Analysis of Algorithms
                          Questions on Chapter 3

1. Use the idea of the quicksort algorithm to design an algorithm to find
   the k'th largest number in an unsorted array of n numbers. Prove that
   the algorithm takes O(n) time.

2. Suppose players A and B are playing a match consisting of a series of games
   in which the first player to win n games wins the match. Player A needs i
   more games to win, and player B needs j more games to win. Also suppose
   that player A has probability p of winning a game, otherwise B wins
   (probability 1-p). The probability P(i,j) that A will win the match
   when i>0 and j>0 is:

      P(i,j) = p*P(i-1,j) + (1-p)*P(i,j-1)

   Show that if P(i,j) is implemented as a recursive procedure, the time taken
   is O(2^n). Design a better procedure and estimate its running time.

3. Suppose we have a large number n of points in the plane, and we want to find
   the closest pair. One approach is to calculate the distance between each
   pair and find the minimum. This involves calculating O(n^2) distances.
   Suggest a divide-and-conquer approach. What difficulty occurs when trying to
   combine the results of subproblems? Assuming that the difficulty can be
   solved in O(n) time, how long does the algorithm take?

4. A company has two factories A and B which produce a and b units of the
   company's product per month respectively. The product is distributed to n
   different destinations numbered 1...n. The cost of distributing x units from
   A to destination i is given by a known function cost(A,i,x) which takes O(1)
   time to compute. Simlarly, the cost of distributing x units from B to i is
   cost(B,i,x). Each destination i has a demand of d[i] units per month (and we
   may assume that the sum of the d[i] is equal to a + b). The problem is to
   determine which factory should supply each destination (in any month) so as
   to minimise total cost. Devise a suitable algorithm for determining the
   minimum cost and estimate its running time. How would you adapt the algorithm
   so that a suitable distribution can be determined, as well as the minimum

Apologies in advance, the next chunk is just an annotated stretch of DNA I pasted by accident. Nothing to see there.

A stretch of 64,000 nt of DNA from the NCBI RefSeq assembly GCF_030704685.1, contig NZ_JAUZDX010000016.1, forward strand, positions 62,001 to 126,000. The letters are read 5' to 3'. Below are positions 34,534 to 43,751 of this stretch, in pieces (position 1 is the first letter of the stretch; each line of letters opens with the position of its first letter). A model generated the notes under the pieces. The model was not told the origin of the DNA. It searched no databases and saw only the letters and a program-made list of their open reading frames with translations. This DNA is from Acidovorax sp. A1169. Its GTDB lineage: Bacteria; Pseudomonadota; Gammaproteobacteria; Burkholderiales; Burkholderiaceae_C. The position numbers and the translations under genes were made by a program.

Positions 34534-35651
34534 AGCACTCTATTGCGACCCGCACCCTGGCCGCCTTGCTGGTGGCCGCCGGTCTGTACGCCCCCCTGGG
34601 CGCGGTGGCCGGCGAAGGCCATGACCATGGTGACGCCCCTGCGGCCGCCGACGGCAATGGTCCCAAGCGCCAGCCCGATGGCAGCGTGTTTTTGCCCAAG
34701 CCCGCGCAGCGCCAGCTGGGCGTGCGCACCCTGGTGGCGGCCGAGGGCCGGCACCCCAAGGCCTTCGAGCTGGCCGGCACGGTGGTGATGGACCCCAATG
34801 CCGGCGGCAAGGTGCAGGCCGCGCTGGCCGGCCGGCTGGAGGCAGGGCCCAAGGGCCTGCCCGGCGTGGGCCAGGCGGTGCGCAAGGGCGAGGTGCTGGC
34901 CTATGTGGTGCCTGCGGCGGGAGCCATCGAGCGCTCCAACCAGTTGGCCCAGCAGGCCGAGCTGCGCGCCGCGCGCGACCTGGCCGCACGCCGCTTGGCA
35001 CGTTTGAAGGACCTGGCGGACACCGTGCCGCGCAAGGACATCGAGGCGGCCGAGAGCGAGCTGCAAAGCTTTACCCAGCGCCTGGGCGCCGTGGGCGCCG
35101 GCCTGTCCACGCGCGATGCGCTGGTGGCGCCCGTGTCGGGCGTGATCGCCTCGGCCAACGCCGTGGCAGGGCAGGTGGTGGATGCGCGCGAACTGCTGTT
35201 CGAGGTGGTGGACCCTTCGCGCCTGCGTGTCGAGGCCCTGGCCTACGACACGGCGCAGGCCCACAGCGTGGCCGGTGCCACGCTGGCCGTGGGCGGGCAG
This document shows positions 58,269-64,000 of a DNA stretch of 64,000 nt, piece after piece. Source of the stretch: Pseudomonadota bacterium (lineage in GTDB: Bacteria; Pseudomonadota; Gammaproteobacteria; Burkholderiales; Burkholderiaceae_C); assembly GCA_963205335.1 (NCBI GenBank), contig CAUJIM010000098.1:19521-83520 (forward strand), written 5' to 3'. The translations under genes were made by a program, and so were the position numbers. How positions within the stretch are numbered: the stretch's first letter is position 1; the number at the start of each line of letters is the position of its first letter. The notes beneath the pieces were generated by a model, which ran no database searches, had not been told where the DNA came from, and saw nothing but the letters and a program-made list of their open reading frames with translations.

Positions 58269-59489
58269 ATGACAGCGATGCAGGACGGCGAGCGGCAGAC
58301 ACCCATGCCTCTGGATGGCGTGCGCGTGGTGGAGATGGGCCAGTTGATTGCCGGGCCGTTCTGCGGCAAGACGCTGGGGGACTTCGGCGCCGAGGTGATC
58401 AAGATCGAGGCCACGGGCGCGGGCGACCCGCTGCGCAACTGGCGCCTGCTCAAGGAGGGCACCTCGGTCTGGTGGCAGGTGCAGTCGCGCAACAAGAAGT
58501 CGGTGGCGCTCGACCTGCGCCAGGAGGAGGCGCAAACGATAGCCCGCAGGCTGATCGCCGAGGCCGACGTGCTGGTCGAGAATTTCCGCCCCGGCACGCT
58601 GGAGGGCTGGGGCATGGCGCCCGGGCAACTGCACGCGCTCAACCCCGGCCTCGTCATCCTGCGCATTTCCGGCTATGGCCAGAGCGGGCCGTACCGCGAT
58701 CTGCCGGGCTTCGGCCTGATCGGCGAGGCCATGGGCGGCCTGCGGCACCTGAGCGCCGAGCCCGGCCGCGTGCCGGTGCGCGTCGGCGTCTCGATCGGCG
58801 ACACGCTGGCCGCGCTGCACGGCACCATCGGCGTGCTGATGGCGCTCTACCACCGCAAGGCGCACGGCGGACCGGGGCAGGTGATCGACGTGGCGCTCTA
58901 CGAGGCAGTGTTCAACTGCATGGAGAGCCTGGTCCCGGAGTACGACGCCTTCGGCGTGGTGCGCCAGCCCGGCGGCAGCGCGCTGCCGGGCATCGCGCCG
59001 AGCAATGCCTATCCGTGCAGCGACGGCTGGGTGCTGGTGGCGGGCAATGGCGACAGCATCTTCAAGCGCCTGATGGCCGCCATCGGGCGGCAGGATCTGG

5. Suppose we have two arrays a[1]...a[n] and b[1]...b[n], each sorted into
   increasing order. The problem is to find the median (n'th element) of the
   2n elements in the two arrays. Design an O(log(n)) algorithm to solve this.

6. There are n jobs to be done. For each job 1...n there are three numbers,
   a time t[i] which the job takes, a deadline d[i] by which the job should be
   completed, and a profit p[i] earned only if the job is completed by its
   deadline. The jobs have been sorted so that the deadlines are in increasing
   order, i.e. d[1] < d[2] < ... < d[n]. Let profit(n,x) be the maximum amount
   of profit obtainable from the n jobs within time x. Give a recursive design
   for calculating profit(n,x), turn it into a dynamic programming algorithm,
   and estimate the time it takes.

7. Suppose a method were found for multiplying 3 by 3 matrices using
   22 multiplications rather than 27. What divide-and-conquer method does
   this suggest for multiplying large matrices? Is it faster for very
   large (N by N) matrices than the O(N^log7) = O(N^2.81) method of Strassen?

8* Suppose that in a Travelling Salesperson Problem, length(S, i) is the
   length of a shortest route from node i to node 1 in the network, which
   visits all the nodes in set S once. Note that the solution to the TSP
   has i=1 and S="the set of all nodes". Design a recursive algorithm
   for calculating length(S, i), and show how it can be adapted to use
   dynamic programming. Show that the dynamic programming algorithm takes
   at least O(n^2 * 2^n) time. Is this any faster than the O(n!) direct
   approach? How much space does it use? Is it any use?